kid with water pistol

How to set up a Play Street

By Nicole Weinstein

“As the road closure signs went out, the children screamed with utter delight. Within minutes children were bringing bikes out, water guns were squirting… the whole street was alive!” Emma Sarjo from Hull

Emma’s children were just 3, 7 and 9 when she organised the first Playing Out session on her street in Aysgarth, Hull. 

Emma’s street is one of more than 1,000 street communities in the UK to take part in an initiative called Play Streets, where residents set up regular temporary road closures so that children can enjoy the freedom of playing out on their doorstep.

Every other Saturday afternoon – pre-Covid – Emma’s street turns into safe playground, free from traffic, where all children, from newborns to 14 year-olds, play together.

"The best thing to come from this is the fact that everyone knows each other and the older children look out for the younger ones. Our street is quite quiet but when a car comes, they shout ‘car’ and move onto the pavement. They’ve learnt how to play safely on the street from the stewards, who are the neighbours who man the exits during Play Street sessions,’ Emma explains.

When the first session took place in 2018, Emma’s youngest child was aged three.

‘He used to just sit at the window watching his older brother riding his bike or sitting on the wall chatting with his friends. It wasn’t always possible for me to go out with him. But when Play Streets started, he was part of the action. His favourite activity was being pushed down the road in his toy car. Children lined up to take turns – and this went on for hours. The elderly residents also got involved and played football with him with a mini goal we set up. He loved the skipping rope which came free with the Play Streets pack and liked to jump over it pretending it was a snake.’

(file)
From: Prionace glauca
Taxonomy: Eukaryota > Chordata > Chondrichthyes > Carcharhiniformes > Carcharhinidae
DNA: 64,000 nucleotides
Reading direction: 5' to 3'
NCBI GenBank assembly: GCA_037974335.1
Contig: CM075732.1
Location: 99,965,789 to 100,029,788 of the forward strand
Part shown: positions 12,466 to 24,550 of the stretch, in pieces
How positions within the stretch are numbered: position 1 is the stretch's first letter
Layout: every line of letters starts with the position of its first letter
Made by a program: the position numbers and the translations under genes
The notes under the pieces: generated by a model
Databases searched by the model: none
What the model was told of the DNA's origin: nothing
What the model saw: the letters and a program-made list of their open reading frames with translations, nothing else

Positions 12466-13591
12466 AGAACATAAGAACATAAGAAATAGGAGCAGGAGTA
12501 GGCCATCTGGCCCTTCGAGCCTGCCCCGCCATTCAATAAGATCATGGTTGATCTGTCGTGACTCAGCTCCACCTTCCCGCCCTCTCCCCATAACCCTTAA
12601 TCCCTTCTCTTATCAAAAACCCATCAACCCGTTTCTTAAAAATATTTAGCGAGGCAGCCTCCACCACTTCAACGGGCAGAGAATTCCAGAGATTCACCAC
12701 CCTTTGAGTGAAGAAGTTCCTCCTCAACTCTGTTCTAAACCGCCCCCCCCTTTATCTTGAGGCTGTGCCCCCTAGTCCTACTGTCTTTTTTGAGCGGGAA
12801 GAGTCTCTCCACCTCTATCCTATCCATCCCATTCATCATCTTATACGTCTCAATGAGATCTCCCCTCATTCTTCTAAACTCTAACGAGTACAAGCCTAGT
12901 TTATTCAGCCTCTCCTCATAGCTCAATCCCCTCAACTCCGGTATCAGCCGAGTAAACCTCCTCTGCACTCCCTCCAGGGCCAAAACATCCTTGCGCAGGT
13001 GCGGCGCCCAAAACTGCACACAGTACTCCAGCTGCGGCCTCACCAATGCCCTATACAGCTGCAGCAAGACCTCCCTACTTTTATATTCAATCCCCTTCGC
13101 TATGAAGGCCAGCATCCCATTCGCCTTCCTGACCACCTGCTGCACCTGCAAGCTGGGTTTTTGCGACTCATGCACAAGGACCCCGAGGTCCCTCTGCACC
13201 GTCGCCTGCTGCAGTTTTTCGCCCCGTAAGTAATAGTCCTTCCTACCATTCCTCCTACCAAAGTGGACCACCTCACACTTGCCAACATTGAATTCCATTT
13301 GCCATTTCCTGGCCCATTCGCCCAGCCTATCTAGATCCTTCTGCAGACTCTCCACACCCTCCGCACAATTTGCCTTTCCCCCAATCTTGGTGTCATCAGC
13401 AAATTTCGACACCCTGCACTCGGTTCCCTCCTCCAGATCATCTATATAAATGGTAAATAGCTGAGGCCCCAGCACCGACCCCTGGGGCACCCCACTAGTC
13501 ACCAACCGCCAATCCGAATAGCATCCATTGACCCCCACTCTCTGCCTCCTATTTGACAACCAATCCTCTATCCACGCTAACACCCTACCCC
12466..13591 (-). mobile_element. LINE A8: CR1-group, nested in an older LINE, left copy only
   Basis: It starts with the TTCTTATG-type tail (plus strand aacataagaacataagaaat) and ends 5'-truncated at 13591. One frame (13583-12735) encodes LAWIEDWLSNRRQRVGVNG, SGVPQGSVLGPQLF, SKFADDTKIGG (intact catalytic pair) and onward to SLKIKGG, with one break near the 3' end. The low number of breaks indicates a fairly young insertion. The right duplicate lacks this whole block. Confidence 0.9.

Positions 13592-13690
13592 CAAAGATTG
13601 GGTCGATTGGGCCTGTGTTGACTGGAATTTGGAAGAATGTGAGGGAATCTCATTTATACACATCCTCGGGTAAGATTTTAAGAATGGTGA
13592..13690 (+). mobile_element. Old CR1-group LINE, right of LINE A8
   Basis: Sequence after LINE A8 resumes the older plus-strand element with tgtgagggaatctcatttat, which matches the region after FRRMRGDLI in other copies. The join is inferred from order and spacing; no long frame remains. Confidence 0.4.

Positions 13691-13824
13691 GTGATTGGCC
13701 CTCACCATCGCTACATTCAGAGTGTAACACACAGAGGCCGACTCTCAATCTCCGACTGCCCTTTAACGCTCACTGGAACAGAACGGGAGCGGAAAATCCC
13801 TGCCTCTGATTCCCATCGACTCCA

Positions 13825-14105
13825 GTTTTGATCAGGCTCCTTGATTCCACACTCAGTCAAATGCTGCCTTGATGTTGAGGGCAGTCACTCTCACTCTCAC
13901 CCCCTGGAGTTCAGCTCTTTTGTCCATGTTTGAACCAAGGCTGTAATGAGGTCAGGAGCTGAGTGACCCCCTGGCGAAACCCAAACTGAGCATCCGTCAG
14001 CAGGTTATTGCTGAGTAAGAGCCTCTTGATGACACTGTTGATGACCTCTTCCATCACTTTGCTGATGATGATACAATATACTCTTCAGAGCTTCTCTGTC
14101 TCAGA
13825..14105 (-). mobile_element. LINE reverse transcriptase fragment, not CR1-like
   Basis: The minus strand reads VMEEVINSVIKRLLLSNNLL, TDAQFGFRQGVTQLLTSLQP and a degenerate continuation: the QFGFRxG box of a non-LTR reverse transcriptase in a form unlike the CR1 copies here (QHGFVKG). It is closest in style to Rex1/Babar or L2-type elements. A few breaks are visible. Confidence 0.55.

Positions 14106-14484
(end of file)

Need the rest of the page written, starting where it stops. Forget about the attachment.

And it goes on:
Residents are looking forward to spending this Summer interacting with their neighbours on the doorstep.

‘Neighbours young and old keep asking when we will be able to start it back up again,’ Emma says. ‘My youngest recently turned 5 and got his first bike, which he can’t wait to ride when we start playing out again.’

What are the benefits of Play Streets for Under 5s?

There are many benefits to playing out on your doorstep – not just for the children, but for parents, too.

Alice Ferguson, co-director of Playing Out, the organisation that campaigns for children’s right to play outside freely, says, ‘Children need the chance to play out near their home – for their health, happiness, development and sense of community. The pandemic has meant that they’ve had long periods inside, unable to see their friends. Now it’s time to give something back to help them recover from the past year: we want them to have a summer of play – and setting up a Play Street is an ideal way to do this.

‘It’s a joyous occasion to see communities coming together. We’ve seen babysitting circles develop between parents; friendships blossom and heart-warming intergenerational interactions.’